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Putting quantum theory to a nuclear test.

Putting quantum theory to a nuclear test

Quantum mechanics, the preeminent theory of matter and its interaction with radiation, has a remarkable track record, allowing scientists to predict accurately such properties as the energy levels of a hydrogen atom. Indeed, the theory agrees so well with experiment that it's difficult to imagine alternatives to the present formulation of quantum mechanics. And that has made it hard for scientists to think of experiments to effectively test the theory's completeness. However, the recent development of techniques that allow atomic measurements of unprecedented precision, combined with a novel generalization of quantum mechanics, now makes it possible to set stringent limits on conceivable corrections to standard quantum mechanics.

To provide a plausible framework for testing quantum mechanics, physicist Steven Weinberg of the University of Texas at Austin reworked ordinary quantum mechanics to include an extra, small "nonlinear" term in the equations expressing the theory. His generalized theory predicts that the frequency of radiation used to drive any atomic system from one energy level to another would depend on the amplitude of the radiation, an effect normally ruled out.

Weinberg's original proposal, published in the Jan. 30 PHYSICAL REVIEW LETTERS, prompted four experiments. Three concentrate on nuclear interactions, where the effect seems likely to be largest. The fourth focuses on hydrogenatom energy transitions.

John J. Bollinger and his colleagues at the National Institute of Standards and Technology in Boulder, Colo., reported their findings first. Bollinger's team studied the behavior of the nuclei of beryllium ions held for long periods of time in a magnetic trap.

An atomic nucleus, which can be pictured as a tiny magnet, has a characteristic spin. When that spinning nucleus is tipped relative to an external magnetic field, the nucleus precesses at a particular frequency. The effect of a nonlinear correction to quantum mechanics would be to make the precession frequency depend on the angle between the spin axis and magnetic field direction.

To detect such a small effect, Bollinger and his colleagues cooled 5,000 to 10,000 beryllium ions in a magnetic trap to temperatures of less than 1 kelvin. They then measured the precession frequency for different tipping angles, looking for deviations as small as 5 microhertz in a 303-megahertz signal.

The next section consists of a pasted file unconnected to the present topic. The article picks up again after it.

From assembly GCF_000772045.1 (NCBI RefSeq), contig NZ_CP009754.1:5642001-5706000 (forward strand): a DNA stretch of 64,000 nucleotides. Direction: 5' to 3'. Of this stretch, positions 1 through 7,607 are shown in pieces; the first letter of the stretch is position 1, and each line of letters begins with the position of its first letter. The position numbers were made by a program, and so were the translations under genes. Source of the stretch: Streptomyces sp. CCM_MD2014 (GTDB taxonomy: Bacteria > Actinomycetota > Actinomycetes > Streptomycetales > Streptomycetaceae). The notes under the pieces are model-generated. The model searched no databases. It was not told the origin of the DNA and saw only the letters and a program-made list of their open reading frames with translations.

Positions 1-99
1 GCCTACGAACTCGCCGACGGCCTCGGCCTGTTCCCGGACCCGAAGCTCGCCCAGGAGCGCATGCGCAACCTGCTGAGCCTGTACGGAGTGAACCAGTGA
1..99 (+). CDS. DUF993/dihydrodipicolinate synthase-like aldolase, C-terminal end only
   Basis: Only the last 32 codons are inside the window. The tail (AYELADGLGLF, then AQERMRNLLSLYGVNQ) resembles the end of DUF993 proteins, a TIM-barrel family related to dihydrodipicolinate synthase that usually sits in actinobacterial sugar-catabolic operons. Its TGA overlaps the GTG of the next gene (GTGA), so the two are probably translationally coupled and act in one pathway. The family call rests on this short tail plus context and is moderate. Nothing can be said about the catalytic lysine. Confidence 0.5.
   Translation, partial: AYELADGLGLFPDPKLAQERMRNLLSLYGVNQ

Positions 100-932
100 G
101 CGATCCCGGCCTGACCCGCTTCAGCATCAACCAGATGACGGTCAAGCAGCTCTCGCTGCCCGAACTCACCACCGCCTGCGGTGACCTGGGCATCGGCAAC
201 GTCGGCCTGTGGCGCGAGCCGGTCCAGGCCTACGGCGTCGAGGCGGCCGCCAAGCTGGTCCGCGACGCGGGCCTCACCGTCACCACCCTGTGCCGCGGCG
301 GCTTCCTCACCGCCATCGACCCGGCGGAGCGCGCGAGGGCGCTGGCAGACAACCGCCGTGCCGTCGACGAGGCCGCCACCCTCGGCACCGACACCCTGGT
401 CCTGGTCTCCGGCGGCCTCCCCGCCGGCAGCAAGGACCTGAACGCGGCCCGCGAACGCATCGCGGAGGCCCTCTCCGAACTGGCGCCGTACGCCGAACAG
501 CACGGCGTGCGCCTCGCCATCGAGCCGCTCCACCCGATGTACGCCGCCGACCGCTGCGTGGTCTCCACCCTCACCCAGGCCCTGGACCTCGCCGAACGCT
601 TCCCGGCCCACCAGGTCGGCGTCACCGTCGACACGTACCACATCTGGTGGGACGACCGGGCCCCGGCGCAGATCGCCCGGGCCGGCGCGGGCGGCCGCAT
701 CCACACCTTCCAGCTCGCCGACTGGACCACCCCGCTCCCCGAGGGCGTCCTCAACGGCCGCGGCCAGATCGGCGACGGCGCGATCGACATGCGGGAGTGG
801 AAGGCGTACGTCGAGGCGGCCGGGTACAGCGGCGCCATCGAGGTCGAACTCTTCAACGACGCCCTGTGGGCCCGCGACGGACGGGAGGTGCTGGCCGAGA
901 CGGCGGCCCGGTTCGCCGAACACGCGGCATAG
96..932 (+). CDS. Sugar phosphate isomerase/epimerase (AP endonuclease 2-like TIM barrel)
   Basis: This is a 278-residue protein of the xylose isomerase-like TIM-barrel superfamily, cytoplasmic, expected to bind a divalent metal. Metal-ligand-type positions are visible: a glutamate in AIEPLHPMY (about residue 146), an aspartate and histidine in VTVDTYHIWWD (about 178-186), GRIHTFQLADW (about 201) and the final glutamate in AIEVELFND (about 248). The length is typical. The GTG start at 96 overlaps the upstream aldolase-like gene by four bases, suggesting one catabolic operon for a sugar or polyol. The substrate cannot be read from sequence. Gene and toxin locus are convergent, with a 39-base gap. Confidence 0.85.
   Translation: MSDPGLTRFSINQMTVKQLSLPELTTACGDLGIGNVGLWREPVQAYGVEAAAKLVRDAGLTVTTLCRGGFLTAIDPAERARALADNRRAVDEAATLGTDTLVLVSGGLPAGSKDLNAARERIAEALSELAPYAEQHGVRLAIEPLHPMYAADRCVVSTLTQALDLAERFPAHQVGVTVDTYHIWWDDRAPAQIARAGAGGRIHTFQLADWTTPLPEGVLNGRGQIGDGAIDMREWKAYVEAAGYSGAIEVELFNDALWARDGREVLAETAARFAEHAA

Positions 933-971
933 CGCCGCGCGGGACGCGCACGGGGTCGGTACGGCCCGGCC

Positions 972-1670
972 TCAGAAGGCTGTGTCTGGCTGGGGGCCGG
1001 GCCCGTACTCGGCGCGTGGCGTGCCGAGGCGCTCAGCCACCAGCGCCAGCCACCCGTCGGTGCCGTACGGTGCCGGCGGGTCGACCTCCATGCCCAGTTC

"We didn't see any effect," says David J. Wineland, a member of the Boulder team. The result, reported in the Sept. 4 PHYSICAL REVIEW LETTERS, sets a limit of 4 X 10-27 on the fraction of the binding energy per proton and neutron in a beryllium nucleus that could be due to nonlinear corrections to quantum mechanics.

The main limitation in this experiment was the stability of the cesium-beam clock used as a reference for measuring frequencies. A better reference clock, now being developed, could allow the researchers to improve their measurements by an order of magnitude.

Such a high degree of precision is already in sight for E. Norval Fortson and his colleagues at the University of Washington in Seattle. Like the Boulder group, Fortson's team observes the precession of atomic nuclei, but they're looking at mercury atoms at a much lower frequency (1 hertz). "We should get results about a factor of 40 or 50 better than the Boulder group," Fortson says.

Two groups at Harvard Unviersity have taken different approaches. Timothy E. Chupp and his team are probing the nuclei of neon atoms, whereas Isaac Silvera and graduate student Ronald L. Walsworth are looking at the interaction between the electron and proton in a hydrogen atom.

Walsworth extended Weinberg's theory to include systems in which the spin can change during an interaction. When applied to a hydrogen maser, which produces microwave radiation of a specific frequency, a nonlinear correction to quantum mechanics would mean the maser's output frequency depends on the number of excited hydrogen atoms pouring into the cavity where the device amplifies the radiation.

Although Walsworth's results put less stringent limits on theory than those set by experiments involving atomic nuclei, they do provide a test of Weinberg's ideas in a different context. "In one sense, nuclear tests are a lot better," Walsworth says. "But it's probably good to be able to test the theory for systems other than just nuclei [with a certain spin]."

"The whole point of my paper was not to say that the sky is falling and quantum mechanics is on its way out," Weinberg says. "The point was to stimulate experimental tests of quantum mechanics, and now they've been done, and the accuracy is really remarkable. I never realized that you could do so well."

Weinberg adds, "I think it's good to think hard about these things because you might come to a conclusion that there simply is no substitute for quantum mechanics, in which case that would be a good thing to know. Or you might come to the conclusion there is a substitute for quantum mechanics, and that then might be considered seriously as a candidate theory."
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Author:Peterson, I.
Publication:Science News
Date:Sep 16, 1989
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